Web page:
The story is genuinely engrossing and comic. The characters are deep and tortured. Some of the other reviewers on here seem to have been expecting a beach read. This certainly isn't - it's so much more than that!
on 31 January 2016
I read this book with a view to better understanding the divisions between the faiths. As is often the case, I found myself entering a different world than I had imagined. At first I found this book hard to read. It is not the kind of thing I would normally go for. At the beginning two men fall from the sky as a result of a bomb on a plane and survive and one of them becomes the devil incarnate and grows horns. So I found myself having to relax my usual literary expectations and prejudices and just go with the flow if you like. I gave up trying to relate one chapter or even page, to another and just tried to enjoy it this way, which did work in a way I`m pleased to say. Rushdie treats language as a malleable medium and again I had to make adjustments. There is plenty of amusing and interesting material here even if the plot may seem fantastical! There are some interesting views of the British and their culture as seen from an Asian perspective.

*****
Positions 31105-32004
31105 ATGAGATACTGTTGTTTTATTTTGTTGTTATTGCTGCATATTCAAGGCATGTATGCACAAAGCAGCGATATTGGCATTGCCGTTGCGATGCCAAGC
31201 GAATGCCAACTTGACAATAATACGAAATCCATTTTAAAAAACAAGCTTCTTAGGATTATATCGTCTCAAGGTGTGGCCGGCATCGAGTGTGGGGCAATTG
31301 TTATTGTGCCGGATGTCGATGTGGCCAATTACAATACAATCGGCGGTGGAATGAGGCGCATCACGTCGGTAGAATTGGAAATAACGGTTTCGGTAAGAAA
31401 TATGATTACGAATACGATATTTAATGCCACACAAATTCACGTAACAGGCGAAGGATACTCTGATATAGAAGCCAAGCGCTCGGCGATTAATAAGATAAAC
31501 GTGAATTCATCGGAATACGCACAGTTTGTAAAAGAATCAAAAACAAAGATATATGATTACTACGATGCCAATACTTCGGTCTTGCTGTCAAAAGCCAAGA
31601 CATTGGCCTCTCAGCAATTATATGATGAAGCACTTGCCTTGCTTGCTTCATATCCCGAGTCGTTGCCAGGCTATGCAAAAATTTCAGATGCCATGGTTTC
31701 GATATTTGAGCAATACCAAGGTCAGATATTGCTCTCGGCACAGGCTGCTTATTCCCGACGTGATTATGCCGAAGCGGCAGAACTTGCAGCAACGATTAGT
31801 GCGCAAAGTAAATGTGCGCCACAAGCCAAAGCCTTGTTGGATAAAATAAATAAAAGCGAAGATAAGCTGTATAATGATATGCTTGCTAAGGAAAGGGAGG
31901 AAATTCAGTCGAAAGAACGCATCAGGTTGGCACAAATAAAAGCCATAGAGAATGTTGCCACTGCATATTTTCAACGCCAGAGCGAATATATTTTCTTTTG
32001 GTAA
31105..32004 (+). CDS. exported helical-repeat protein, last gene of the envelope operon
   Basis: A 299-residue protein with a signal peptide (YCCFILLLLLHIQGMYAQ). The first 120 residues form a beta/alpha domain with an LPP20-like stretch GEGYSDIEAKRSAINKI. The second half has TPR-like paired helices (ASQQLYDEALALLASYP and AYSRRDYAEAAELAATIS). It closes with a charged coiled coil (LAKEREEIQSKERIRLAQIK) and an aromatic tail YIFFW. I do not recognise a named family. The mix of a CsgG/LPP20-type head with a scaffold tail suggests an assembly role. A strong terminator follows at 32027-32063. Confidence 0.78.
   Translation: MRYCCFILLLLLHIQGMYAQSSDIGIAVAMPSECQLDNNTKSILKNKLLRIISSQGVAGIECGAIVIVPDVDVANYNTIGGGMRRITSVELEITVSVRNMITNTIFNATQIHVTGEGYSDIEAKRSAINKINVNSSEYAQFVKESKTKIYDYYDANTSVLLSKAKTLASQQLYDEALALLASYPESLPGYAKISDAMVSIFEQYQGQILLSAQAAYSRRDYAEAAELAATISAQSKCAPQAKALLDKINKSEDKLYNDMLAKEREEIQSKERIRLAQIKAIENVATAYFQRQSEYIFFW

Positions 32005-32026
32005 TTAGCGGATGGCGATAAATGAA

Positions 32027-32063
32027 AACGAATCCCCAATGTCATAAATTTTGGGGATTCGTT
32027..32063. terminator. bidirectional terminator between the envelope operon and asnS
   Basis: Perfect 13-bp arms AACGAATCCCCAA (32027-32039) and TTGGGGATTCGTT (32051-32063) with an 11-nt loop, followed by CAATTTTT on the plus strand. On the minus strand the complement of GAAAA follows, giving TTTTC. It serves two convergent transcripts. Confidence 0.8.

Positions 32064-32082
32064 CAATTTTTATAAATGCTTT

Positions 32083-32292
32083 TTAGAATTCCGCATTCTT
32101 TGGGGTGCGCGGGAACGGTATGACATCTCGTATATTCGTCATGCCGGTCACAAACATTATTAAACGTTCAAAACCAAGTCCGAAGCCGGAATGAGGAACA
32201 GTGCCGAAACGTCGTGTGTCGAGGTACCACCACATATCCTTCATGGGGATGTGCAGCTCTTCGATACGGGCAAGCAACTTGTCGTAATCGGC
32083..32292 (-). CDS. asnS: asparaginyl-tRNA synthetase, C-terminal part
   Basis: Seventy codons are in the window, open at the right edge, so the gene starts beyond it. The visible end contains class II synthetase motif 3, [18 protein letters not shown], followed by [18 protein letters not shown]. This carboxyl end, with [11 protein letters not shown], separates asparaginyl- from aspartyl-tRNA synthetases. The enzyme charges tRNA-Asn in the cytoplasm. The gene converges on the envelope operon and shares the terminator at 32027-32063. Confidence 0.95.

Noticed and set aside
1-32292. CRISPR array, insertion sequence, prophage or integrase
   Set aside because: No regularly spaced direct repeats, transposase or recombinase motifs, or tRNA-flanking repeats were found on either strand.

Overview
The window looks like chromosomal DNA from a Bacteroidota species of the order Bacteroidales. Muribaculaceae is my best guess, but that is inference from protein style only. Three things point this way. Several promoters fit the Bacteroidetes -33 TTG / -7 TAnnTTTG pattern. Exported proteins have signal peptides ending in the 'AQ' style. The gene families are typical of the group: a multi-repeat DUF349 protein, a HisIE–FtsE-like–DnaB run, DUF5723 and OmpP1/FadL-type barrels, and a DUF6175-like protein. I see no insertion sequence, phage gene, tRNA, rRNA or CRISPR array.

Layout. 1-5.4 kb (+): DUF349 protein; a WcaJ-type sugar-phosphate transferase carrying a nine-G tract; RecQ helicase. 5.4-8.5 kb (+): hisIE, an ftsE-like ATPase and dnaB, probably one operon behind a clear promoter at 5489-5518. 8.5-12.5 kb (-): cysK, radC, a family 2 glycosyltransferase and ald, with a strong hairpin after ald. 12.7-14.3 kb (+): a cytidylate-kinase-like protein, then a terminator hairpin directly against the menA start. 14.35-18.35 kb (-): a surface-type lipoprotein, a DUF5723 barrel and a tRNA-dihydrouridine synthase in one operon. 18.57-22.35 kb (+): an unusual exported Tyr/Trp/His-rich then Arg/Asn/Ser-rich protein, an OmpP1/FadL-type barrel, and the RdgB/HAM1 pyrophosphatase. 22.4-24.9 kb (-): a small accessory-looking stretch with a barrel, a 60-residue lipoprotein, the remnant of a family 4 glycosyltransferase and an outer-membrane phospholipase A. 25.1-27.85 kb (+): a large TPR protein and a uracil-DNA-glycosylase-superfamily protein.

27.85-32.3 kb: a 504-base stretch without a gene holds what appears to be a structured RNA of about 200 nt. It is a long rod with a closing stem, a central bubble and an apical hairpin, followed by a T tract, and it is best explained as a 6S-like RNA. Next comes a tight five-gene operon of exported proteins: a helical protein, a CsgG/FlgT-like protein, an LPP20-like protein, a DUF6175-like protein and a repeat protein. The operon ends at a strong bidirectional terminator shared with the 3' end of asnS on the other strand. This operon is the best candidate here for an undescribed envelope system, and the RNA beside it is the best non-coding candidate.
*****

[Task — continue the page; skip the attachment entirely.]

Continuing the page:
But on the whole I found this book hard to follow. I was left with the feeling that a second read would probably help but there is just too much other material waiting to be read. I also had the feeling that I am probably not part of the target audience if the author has one, and the work appeared somehow inaccessible, but then I would not be arrogant enough not to say that perhaps this book is simply beyond me.
on 23 October 2013